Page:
Actually, that milestone from my childhood was in reality, one of the weightier ones.
It all began one Christmas morning, as I eagerly pulled a box wrapped in “Rudolph” paper from under the Christmas tree.
A box that contained the answer to all my sugar plum fantasies, as well as, much unwanted future pain and frustration.
It was my very own Baby Tender Love Doll.
She was the latest in 1970’s doll technology.
Her body was made of some new kind of plastic that was soft and cushion-y instead of hard like a wiffle ball, thus the name “tender”, and she had rotating limbs that would allow her to sit or lay down.
All I could think was, motherhood, here I come.
I named her Beth, after one of the names my mom said she considered calling me.
At the age of seven, I had not yet developed my own list of baby names to draw from.
My mom gave me some of my old baby clothes to dress her in and we picked up a couple of plastic doll bottles with milk and juice colored liquid inside for me to feed her.
From that moment on, Beth and I were happily inseparable.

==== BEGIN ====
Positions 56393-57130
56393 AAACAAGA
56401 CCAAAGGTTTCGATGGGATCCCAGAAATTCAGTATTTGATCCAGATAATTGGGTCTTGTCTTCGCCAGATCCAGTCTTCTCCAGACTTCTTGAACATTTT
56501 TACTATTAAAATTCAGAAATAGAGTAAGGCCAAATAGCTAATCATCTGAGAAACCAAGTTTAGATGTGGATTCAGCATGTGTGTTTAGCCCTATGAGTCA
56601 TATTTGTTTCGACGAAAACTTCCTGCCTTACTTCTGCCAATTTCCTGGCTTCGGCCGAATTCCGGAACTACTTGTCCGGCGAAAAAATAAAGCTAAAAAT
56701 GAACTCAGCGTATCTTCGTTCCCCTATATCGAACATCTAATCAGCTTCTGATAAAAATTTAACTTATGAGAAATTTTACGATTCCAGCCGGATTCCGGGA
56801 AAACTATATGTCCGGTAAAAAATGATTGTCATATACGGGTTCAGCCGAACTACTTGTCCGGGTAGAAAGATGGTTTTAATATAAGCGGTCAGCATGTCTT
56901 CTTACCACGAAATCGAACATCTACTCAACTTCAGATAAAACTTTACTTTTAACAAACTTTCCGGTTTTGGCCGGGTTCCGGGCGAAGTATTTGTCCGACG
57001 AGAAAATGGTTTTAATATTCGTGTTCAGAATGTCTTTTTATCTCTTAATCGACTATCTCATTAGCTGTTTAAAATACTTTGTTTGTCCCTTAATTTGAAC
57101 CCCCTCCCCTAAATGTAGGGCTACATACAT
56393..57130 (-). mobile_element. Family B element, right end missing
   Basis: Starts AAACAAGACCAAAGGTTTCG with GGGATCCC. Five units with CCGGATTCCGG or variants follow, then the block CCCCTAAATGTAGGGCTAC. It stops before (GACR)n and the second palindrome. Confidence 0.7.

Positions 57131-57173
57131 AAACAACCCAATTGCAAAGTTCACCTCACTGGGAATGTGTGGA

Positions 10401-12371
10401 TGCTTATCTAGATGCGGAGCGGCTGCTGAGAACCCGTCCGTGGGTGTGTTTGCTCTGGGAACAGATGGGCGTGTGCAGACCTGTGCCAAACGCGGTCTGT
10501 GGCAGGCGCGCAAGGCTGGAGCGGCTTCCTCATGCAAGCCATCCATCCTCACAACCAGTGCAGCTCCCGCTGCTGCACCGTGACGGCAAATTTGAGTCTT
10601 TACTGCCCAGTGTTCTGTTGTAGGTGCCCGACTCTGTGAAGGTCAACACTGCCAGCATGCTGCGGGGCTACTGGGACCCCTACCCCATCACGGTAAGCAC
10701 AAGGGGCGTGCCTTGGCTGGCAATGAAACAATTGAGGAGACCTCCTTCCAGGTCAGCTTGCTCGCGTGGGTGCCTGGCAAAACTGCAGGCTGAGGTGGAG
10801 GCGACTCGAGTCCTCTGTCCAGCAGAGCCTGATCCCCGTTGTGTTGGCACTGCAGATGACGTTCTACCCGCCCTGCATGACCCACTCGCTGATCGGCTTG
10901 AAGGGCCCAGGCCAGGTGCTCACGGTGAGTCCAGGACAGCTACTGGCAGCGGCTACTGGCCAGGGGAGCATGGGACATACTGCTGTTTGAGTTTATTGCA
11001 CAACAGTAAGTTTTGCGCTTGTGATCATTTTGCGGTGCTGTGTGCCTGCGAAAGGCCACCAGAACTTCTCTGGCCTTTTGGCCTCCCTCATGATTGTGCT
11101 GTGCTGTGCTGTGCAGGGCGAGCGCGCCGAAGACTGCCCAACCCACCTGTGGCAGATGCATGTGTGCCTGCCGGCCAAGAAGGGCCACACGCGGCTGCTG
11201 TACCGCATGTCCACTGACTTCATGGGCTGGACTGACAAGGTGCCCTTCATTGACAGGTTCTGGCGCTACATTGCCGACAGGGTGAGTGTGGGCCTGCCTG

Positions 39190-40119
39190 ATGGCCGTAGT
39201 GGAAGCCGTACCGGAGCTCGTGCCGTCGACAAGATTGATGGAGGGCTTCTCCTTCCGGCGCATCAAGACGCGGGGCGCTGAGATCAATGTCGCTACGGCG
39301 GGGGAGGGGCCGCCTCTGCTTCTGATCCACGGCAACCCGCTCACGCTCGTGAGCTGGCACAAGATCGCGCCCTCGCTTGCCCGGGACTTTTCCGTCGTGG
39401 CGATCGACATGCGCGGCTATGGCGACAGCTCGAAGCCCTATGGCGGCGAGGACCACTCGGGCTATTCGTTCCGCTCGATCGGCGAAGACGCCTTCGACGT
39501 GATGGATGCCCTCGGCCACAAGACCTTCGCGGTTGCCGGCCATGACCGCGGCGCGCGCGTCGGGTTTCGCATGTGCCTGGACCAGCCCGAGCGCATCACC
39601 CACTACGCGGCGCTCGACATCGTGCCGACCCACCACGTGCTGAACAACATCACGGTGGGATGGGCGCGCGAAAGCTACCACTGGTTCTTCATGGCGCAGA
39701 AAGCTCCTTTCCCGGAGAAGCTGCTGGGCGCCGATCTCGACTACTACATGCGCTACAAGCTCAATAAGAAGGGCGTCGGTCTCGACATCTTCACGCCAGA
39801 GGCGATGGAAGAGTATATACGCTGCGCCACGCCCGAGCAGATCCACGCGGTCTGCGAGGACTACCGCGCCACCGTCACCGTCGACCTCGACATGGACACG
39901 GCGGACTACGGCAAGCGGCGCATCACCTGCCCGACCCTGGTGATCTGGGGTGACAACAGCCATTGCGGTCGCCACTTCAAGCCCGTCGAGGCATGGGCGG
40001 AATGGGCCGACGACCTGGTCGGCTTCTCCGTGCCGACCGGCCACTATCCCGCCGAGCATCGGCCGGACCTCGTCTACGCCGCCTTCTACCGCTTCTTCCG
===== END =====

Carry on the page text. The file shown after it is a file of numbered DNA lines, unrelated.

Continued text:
That is until, the unthinkable happened.
I was holding Beth feeding her a bottle, one day, when I looked down and noticed her leg was laying on the floor.
I’m certain my screams could be heard from 10 miles away, where my mom was working her shift at the local A& P Grocery store.
Regardless, my dad was the only adult available to handle the crisis.
Within seconds, of the first wave of screams my dad came running into the room, I’m sure, half expecting me to be laying on the floor bleeding to death.
Once he realized I was fine, and it was really my doll that was in trouble, he furrowed his brow, in that way he always did when he was thinking hard, then picked up my doll, and her dislocated appendage, and headed for the place where all solutions could be found, his workshop in the basement.
Kitchen in the basement
He had a look of determination on his face, mostly to stop my incessant sobbing, as he headed down the stairs past the washer and dryer to where the magic happened.
The room was the size of a big closet, with each square inch giving it’s all to the assortment of tools and doodads suspended from peg boards on the wall and stacked in boxes and cans on home made shelves.
The hub of all the activity centered around a crude workbench table situated below the only small storm window available in the space.
It let in just enough light to make the dark eery crevasses in the room, appear even darker and eerier.
The work bench, or what would now become the operating table, was a patchwork of various types of scrap wood pieced together with nails and possibly old gum.